The case for adding carbon emission information to menus besides calories

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Eating out used to be a treat but as more people prefer to grab meals outdoors or order a takeaway regularly, consumers are becoming conscious of, not only what they are ingesting, but also expelling into the atmosphere.

When the energy footprint manifests in food, it is called foodprint and more conscious consumers want to reduce the tracks they are leaving on the environment by making informed food choices.

This is however not a mandated by rule yet, but some researchers and activists argue that controlling the carbon footprint of our food could contribute in reaching the sustainable development goals faster.

How what is on your plate impacts the earth

Food related information has so far been limited to labelling calories that the edibles can load on you. Since April, all restaurants, cafes and takeaway stores that have more than 250 employees in the United Kingdom have been mandated to print calorie information of dishes, snacks, beverages on their menu cards to tackle an obesity epidemic.

The move was aimed at giving relief to the National Health Service (NHS) – UK’s publicly funded healthcare system that is tackling a wave of lifestyle diseases.
However, the well-intended scheme has divided activists. Some argued that restaurants would incur additional expenses for printing this information on menus at a time when they were already struggling to make a comeback post lockdowns induced by Covid-19. Other campaigners said that the calorie count could be counterproductive for people with eating disorders. Tom Quinn, of eating disorder charity Beat told the Press Association it can “increase a fixation on restricting calories for those with anorexia or bulimia, or increase feelings of guilt for those with binge-eating disorder”.

Others say printing nutritional facts rather than just the calorie count present a full picture of the food we are consuming.

While the case for printing nutritional information seems obvious, printing how much carbon our food emitted while being produced, processed and transported may not only have environmental benefits if people are persuaded to change their food habits but may also benefit local farmers and industries.

A Mexican food chain in UK has started giving its patrons information about the foodprint each of their meals is leaving. It has partnered with Swedish start-up called Klimato to calculate the carbon impact of each dish they are serving. It is detailed down to the production and distribution of every ingredient including farming, processing and transportation, according to a report by the EuroNews.

A recent study published in PLOS Climate in May 2022 revealed that having carbon labels on menus could modify user preferences and direct them toward greener – in terms of health and environment – options.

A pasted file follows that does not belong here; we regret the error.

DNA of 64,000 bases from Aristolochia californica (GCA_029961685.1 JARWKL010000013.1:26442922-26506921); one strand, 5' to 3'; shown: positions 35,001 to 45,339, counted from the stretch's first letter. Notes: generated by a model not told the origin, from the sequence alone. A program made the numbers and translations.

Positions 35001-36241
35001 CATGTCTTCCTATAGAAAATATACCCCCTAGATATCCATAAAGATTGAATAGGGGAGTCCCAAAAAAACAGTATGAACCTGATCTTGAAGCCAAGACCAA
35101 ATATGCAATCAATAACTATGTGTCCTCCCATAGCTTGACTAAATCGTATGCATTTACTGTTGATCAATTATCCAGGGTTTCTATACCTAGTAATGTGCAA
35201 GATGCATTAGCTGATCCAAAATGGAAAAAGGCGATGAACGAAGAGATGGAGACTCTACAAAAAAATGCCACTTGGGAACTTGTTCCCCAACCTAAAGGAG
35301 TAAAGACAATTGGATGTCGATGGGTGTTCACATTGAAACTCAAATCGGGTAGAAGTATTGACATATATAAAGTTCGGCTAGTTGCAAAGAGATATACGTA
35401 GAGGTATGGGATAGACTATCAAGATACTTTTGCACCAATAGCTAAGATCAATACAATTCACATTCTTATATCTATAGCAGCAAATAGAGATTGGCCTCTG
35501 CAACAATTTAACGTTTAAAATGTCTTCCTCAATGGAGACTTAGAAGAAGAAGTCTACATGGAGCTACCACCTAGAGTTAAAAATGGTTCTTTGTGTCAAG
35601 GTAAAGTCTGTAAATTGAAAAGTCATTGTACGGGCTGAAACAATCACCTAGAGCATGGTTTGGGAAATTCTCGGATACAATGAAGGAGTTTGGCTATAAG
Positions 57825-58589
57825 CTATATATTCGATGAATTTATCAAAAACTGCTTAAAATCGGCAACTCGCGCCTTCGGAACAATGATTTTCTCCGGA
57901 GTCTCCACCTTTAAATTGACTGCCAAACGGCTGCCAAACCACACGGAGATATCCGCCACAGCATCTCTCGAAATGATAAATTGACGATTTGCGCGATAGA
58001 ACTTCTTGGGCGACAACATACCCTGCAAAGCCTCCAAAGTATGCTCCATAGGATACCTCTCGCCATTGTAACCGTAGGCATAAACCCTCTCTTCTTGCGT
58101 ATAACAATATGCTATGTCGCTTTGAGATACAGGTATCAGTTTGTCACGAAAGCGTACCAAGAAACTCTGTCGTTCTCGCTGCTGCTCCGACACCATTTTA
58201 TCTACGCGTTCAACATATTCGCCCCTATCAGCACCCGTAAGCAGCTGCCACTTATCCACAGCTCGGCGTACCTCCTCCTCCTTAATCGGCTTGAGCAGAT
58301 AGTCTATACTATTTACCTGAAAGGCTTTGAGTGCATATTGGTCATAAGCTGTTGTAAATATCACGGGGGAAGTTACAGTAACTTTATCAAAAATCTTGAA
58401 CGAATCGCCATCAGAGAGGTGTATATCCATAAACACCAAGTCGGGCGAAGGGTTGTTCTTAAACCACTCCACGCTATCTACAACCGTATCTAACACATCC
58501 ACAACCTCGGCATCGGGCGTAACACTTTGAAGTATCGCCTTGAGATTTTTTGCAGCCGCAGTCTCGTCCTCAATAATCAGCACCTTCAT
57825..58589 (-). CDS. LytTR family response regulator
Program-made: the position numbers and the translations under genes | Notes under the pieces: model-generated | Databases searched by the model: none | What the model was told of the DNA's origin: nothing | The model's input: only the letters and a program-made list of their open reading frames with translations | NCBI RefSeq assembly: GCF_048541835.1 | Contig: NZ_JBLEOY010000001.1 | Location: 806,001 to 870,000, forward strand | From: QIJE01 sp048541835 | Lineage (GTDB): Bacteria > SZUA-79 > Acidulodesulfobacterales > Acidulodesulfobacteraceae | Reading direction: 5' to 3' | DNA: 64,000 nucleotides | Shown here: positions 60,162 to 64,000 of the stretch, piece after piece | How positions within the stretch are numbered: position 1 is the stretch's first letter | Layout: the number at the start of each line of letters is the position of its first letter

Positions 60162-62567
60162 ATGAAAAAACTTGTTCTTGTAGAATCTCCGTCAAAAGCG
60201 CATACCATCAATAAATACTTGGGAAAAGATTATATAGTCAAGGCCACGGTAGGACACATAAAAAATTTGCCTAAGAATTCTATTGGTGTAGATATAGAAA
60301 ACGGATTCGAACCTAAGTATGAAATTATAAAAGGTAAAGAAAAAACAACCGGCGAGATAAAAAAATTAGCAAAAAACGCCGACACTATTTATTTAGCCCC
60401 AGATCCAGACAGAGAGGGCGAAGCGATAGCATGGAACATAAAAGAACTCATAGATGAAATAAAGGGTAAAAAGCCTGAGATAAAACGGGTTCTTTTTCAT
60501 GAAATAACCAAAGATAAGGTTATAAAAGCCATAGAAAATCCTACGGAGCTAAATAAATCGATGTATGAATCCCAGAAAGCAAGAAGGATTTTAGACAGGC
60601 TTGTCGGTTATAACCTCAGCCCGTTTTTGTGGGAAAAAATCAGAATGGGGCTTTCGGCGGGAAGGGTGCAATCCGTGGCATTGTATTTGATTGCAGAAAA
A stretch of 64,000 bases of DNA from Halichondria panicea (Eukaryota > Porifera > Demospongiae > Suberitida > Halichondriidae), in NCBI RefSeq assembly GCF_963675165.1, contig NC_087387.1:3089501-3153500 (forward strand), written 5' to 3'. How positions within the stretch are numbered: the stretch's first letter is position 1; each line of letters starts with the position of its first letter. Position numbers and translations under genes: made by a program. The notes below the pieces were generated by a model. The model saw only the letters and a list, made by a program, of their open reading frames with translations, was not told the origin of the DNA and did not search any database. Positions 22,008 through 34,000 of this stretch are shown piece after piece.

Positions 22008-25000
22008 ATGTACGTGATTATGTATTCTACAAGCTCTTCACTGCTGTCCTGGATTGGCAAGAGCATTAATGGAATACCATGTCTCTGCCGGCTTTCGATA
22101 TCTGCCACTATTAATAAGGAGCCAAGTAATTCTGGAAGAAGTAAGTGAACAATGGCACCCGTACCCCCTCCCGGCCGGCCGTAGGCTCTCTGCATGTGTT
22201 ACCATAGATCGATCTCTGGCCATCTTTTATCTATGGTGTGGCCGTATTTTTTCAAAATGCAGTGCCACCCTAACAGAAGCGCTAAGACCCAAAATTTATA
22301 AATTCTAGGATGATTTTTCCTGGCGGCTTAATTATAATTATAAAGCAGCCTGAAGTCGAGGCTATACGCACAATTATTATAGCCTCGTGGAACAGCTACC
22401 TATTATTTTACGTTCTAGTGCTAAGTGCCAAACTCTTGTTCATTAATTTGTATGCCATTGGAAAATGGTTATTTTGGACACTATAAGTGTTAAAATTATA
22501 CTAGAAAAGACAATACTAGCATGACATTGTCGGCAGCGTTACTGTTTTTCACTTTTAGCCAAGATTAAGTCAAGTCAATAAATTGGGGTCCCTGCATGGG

Simply reconfiguring menus can also have an impact other studies have shown. Authors of the research paper noted that in some online studies also replicated in cafeteria settings, participants chose vegetarian meals more often when they appeared at the top of the menu card rather than in a separate section.

Reports say that across the globe, food is responsible for 28 per cent of global carbon emissions.

The case for eating locally and seasonally

For consumers who like eating exotic foods, it may be wise to cultivate a taste for homegrown ingredients if you want to protect the environment. Many health experts also argue that eating what is available locally and seasonally is the best for our bodies. Imported foods are flown long distances, they often also have added chemicals to prevent ripening, adding to their carbon footprint.

As most Indians consume fresh foods produced locally, researchers have estimated that 87 per cent emission comes from food production followed by preparation (10 per cent), processing (2 per cent) and transportation (1 per cent).

According to a 2010 paper titled Carbon footprints of Indian food items, the authors studied Green House Gas (GHG) emissions from 24 Indian food items, revealing that animal and milk products mostly contributed to methane (CH4) emission while food product from crops released nitrous oxide (N2O).

The researchers found that a balanced diet (vegetarian) of an adult Indian man eating 1165 g food caused 723.7g CO2 eq (carbon dioxide equivalent) of emissions. The study further said that “a non-vegetarian meal with mutton emitted GHG 1.8 times of a vegetarian meal, 1.5 times of a non-vegetarian meal with chicken and an ovo-vegetarian meal and 1.4 times a lacto-vegetarian meal.”

According to a EuroNews article, the average carbon footprint of a meal is estimated to be 1.7kg CO2eq per dish. Estimates say that meals should be below 500g CO2eq to meet the UN’s 2030 sustainability goal targets.

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